Register for the online webcast

Photo: South Sudan 2012 © John Stanmeyer/VII

International Medical Conference to Assess Progress and Shortcomings of Global Health Revolution for Neglected Patients

Lives in the Balance: Delivering Medical Innovations for Neglected Patients and Populations will bring together top minds in global health. The goal will be to examine the progress and shortcomings of a decade’s worth of international initiatives aimed at addressing urgent health needs of the poorest populations in the world.

Register for the online webcast

This week, we’re excited to be sending you updates from the 2012 International AIDS Conference in Washington DC. 

We’re kicking the conference off today with a satellite session on global innovation. This and other events will be webcast live at http://aids2012.msf.org/.

This week, we’re excited to be sending you updates from the 2012 International AIDS Conference in Washington DC.

We’re kicking the conference off today with a satellite session on global innovation. This and other events will be webcast live at http://aids2012.msf.org/.

Fighting Neglect: Sleeping Sickness

Sleeping Sickness is a fatal and much neglected disease that plagues parts of Africa.

Learn more about sleeping sickness and other neglected diseases.

Fighting Neglect: Kala azar

Kala Azar is a neglected tropical disease responsible for 50,000 deaths every year.Kala azar is a disease that, if left untreated, is 100 percent fatal. To break the vicious cycle that leaves tropical diseases like Kala azar neglected, existing programs that diagnose and treat patients need to be expanded and medical research to develop simpler, more effective tools needs to be supported.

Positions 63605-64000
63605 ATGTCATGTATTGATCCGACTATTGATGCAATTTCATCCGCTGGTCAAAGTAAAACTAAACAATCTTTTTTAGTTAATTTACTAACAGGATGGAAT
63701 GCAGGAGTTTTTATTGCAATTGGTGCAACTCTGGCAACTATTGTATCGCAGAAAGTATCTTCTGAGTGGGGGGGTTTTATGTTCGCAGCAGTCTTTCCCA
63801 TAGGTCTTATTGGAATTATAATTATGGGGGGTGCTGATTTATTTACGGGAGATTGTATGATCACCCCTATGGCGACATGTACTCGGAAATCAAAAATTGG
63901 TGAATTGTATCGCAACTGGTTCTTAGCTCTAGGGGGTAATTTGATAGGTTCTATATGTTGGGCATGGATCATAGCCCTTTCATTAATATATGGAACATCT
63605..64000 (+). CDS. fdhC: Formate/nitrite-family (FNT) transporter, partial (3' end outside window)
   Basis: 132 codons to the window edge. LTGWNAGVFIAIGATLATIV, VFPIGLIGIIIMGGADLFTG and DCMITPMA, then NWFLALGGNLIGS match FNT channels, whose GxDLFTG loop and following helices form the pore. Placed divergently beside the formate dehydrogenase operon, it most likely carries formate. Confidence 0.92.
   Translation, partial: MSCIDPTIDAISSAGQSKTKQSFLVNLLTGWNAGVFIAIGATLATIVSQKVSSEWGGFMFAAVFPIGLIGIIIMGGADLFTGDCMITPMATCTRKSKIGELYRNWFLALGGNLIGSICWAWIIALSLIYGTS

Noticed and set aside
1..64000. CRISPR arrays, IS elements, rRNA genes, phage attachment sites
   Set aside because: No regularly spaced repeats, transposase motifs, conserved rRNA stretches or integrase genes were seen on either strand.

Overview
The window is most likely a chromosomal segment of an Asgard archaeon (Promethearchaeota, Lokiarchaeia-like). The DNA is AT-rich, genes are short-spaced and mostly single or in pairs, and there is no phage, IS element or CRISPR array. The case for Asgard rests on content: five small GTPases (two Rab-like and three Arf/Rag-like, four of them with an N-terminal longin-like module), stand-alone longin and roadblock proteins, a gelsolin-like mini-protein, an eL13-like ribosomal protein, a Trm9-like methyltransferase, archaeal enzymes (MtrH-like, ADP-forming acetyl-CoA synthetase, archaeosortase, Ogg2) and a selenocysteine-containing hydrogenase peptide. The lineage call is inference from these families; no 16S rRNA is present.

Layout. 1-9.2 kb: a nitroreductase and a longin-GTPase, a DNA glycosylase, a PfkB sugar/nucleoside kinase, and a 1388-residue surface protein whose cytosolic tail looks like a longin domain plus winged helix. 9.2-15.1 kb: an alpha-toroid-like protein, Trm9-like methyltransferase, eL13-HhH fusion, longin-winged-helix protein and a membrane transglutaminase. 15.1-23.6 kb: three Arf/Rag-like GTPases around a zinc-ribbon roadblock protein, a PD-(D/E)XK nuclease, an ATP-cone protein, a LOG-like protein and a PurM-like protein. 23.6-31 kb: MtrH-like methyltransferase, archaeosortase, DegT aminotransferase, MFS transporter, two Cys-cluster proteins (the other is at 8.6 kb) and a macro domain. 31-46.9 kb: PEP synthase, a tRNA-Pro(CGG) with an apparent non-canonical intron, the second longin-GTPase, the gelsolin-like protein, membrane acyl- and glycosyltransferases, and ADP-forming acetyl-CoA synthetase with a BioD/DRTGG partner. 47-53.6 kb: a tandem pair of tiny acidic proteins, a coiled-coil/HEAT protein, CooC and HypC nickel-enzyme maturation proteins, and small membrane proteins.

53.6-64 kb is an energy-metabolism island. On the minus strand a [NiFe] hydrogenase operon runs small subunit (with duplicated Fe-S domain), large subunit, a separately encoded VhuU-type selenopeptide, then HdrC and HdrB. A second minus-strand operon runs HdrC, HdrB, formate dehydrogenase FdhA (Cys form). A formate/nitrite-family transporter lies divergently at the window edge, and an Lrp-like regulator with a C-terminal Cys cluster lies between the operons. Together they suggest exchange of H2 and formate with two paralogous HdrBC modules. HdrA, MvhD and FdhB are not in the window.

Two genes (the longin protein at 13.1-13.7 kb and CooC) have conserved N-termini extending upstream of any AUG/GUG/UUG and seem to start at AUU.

Learn more about Kala Azar and other neglected diseases.

Fighting Neglect: Chagas:

Chagas is a parasitic disease found on the American continent, where it affects an estimated 8 to 10 million people and claims up to 12,500 lives every year.

Learn more about Chagas and other neglected diseases.

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Podcast - MSF Frontline Reports:
Children With HIV Need More Treatment Options; DNDi Aims To Help Fill The Void

Without proper treatment, half of the 370,000 children newly infected with HIV last year will die before they reach their second birthday. But very few medicines are designed and adapted specifically for children, and are affordable and practical to use in the places where they live. The Drugs for Neglected Diseases initiative (DNDi) recently announced a new project to help develop appropriate HIV drugs for children. Visit DNDi at www.dndina.org.

2007A New Treatment for Malaria

The Drugs for Neglected Diseases Initiative and the pharmaceutical company sanofi-aventis launch ASAQ, an inexpensive and easy-to-use combination pill. ASAQ is not patented, allowing for others to produce it at lower cost.

Learn more about MSF’s history at our website.

Photo: France 2007 © DNDi

2007
A New Treatment for Malaria

The Drugs for Neglected Diseases Initiative and the pharmaceutical company sanofi-aventis launch ASAQ, an inexpensive and easy-to-use combination pill. ASAQ is not patented, allowing for others to produce it at lower cost.

Learn more about MSF’s history at our website.

Photo: France 2007 © DNDi